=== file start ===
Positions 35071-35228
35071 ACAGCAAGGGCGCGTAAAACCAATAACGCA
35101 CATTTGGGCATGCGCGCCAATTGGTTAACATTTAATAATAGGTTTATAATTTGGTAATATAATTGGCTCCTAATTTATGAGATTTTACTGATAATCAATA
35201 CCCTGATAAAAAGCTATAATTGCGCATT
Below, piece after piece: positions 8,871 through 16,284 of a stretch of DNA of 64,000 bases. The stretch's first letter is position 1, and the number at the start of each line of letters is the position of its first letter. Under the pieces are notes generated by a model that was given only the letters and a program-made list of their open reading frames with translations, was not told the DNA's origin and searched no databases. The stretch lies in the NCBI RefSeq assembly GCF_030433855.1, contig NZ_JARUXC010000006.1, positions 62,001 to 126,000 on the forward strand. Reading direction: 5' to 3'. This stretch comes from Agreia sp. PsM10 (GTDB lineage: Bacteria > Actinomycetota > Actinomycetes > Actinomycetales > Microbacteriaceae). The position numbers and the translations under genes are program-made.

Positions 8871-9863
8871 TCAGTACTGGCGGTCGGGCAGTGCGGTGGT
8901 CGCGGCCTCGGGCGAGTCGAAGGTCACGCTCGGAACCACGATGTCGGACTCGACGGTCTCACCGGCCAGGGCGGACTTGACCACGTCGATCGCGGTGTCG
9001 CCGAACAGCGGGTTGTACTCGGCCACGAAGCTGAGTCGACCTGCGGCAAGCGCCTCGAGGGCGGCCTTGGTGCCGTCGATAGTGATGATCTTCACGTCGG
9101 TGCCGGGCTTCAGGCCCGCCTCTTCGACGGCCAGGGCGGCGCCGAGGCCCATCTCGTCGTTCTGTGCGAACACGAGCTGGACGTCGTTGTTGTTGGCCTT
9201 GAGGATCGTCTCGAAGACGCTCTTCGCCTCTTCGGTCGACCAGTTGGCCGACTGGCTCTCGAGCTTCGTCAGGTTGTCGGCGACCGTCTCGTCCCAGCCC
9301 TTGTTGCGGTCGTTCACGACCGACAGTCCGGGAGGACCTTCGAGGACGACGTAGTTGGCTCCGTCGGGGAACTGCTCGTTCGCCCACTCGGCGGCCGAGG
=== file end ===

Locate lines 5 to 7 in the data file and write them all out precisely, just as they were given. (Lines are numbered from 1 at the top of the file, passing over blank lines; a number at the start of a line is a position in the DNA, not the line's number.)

Below, piece after piece: positions 8,871 through 16,284 of a stretch of DNA of 64,000 bases. The stretch's first letter is position 1, and the number at the start of each line of letters is the position of its first letter. Under the pieces are notes generated by a model that was given only the letters and a program-made list of their open reading frames with translations, was not told the DNA's origin and searched no databases. The stretch lies in the NCBI RefSeq assembly GCF_030433855.1, contig NZ_JARUXC010000006.1, positions 62,001 to 126,000 on the forward strand. Reading direction: 5' to 3'. This stretch comes from Agreia sp. PsM10 (GTDB lineage: Bacteria > Actinomycetota > Actinomycetes > Actinomycetales > Microbacteriaceae). The position numbers and the translations under genes are program-made.

Positions 8871-9863
8871 TCAGTACTGGCGGTCGGGCAGTGCGGTGGT